I should have a special place where I keep my ski gear. I always need them at short notice, but as usual ended up rushing round like a lunatic, grabbing a boot here, a glove there. Found my ski hat in a box marked â€˜Food Processorâ€™ â€“ what idiot left it there? â€“ hardly had time to finish my Brandy Alexander, before speeding off to Piedmont, to the resort of Sauze d’Oulx, to fetch the wonderful David Monk to his eternal rest. Credit to Mr Monk, the hard work was all his. Wisely, he had spent the evening inebriating himself, for without the courage and inspiration that alcohol imparts, who knows if he would have stumbled so happily upon the means with which to end himself.
As it was, I arrived in plenty of time, found a good spot to watch, idly made myself a snowball, and savoured the crisp mountain air. If I were mortal, rather than an unholy sempiternal vortex of blinding chaos, I would love for my last breath to be as pure and cool as this. Ah well, you get what kicks you can.
It had just gone half past midnight when my moment came. A leap, a whoop, a holler, a â€œwhoa!â€, a thudâ€¦ and from me, a gasp of unimaginable delight. Mr David Monk of Hertfordshire, whose fortunate soul I still keep in my jacket pocket to dandle with, a souvenir of a happy night, died where he fell: at the bottom of a beginnersâ€™ ski-slope. He whacked his head on a metal post, and that was that. He should, of course, have been saved by the protective matting that surrounded the post, except that â€“ with wondrous foresight â€“ heâ€™d just removed that section of protective matting, dragged it up the slope, and ridden it headfirst down like a toboggan. For a moment, as his friends screamed and tumbled towards him, I was lost in admiration, and could do nothing but applaud. â€œWell done, Sir!â€ I exclaimed, as I slid and crunched through the snow to join the pack. I leant amongst them, sucked his psyche out through his nose (as sometimes I do if Iâ€™m feeling â€˜old schoolâ€™) and we were off. Last orders at Cicciâ€™s. I had a flavoured vodka. Vanilla and peach, I think it was.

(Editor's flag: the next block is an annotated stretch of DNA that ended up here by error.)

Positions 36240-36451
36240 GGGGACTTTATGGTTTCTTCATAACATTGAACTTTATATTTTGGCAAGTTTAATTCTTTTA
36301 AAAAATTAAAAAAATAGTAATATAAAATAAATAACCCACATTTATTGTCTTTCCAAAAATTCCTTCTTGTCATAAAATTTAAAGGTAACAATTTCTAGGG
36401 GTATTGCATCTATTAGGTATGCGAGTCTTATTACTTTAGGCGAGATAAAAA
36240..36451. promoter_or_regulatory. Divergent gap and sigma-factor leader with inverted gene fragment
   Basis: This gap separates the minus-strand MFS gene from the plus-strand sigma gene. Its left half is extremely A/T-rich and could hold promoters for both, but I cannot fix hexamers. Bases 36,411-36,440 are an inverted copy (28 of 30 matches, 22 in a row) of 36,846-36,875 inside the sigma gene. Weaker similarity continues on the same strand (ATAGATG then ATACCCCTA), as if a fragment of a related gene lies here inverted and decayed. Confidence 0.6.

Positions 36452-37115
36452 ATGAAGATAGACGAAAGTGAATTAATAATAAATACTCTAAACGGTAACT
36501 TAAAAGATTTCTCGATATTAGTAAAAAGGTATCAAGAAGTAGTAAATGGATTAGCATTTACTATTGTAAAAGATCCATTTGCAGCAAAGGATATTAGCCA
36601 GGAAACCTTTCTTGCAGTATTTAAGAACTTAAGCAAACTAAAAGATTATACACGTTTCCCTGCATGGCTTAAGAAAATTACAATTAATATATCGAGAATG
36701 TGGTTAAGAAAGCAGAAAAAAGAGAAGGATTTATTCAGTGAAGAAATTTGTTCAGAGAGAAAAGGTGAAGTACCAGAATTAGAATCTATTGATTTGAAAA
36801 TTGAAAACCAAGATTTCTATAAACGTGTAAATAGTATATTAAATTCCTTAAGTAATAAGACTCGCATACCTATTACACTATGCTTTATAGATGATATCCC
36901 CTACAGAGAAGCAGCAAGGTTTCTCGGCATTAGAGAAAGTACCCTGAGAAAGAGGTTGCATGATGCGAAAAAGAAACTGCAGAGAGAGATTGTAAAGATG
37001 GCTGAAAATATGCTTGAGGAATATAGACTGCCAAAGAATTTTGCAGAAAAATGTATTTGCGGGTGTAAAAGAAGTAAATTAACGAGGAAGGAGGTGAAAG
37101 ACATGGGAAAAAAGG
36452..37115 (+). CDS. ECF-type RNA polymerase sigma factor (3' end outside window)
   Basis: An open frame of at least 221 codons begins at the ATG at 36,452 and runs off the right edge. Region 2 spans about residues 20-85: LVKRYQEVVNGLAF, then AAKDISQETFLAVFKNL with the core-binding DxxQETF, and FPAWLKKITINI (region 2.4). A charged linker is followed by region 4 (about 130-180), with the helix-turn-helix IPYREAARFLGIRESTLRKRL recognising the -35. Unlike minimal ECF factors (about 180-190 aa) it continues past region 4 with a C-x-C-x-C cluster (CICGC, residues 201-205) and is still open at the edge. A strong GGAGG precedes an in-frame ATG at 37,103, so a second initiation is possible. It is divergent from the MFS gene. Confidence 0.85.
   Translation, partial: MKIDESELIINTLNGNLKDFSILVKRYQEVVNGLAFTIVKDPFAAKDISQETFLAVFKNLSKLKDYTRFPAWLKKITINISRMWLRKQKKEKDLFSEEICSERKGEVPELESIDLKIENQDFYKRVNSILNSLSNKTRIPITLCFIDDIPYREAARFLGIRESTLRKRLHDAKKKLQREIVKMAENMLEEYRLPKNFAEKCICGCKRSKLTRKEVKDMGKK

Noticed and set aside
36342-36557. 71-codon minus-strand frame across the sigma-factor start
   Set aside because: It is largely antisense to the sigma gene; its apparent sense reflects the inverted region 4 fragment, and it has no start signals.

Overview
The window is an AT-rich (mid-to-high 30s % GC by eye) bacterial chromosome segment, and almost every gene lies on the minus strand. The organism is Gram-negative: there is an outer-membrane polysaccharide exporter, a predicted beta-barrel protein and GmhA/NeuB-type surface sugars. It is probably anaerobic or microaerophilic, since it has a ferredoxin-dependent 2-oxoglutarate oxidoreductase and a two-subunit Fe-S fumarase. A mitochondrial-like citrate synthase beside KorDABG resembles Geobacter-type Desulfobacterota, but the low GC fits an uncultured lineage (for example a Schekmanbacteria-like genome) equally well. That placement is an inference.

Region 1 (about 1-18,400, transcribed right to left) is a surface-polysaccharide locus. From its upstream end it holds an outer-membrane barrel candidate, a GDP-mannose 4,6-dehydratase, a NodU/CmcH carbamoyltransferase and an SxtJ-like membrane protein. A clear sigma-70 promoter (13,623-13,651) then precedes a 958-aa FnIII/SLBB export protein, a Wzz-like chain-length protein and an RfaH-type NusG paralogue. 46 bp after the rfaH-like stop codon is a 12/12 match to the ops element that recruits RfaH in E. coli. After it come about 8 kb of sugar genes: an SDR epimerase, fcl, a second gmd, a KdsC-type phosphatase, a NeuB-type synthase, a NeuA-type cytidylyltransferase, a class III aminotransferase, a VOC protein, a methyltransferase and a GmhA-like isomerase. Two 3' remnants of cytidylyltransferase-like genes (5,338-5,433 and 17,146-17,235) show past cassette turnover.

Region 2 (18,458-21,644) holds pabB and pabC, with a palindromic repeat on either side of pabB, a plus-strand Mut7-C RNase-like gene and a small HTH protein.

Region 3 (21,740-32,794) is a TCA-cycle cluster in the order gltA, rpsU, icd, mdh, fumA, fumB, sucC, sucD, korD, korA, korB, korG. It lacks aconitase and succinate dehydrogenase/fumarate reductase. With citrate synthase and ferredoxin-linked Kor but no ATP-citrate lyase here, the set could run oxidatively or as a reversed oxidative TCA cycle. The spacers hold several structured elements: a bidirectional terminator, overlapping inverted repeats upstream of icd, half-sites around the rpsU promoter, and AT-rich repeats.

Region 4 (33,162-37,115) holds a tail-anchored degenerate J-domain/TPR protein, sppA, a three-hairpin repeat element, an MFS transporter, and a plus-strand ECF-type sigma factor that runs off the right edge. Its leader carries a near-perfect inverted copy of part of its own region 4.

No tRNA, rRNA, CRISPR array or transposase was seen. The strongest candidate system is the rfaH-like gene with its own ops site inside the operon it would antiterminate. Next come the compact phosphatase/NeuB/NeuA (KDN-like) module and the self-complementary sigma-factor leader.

I showed him the newspaper the next day, and he managed a chuckle. “He hit the post at exactly the spot where the crash mat had been stripped from,” said a spokesman for the Alpine rescue service. â€œIt was an act of suicide.â€ Suicide by plastic mat. Too many tobogganing deaths are run of the mill neck snaps. Hats off to David Monk for freshening the pot.
Death at work: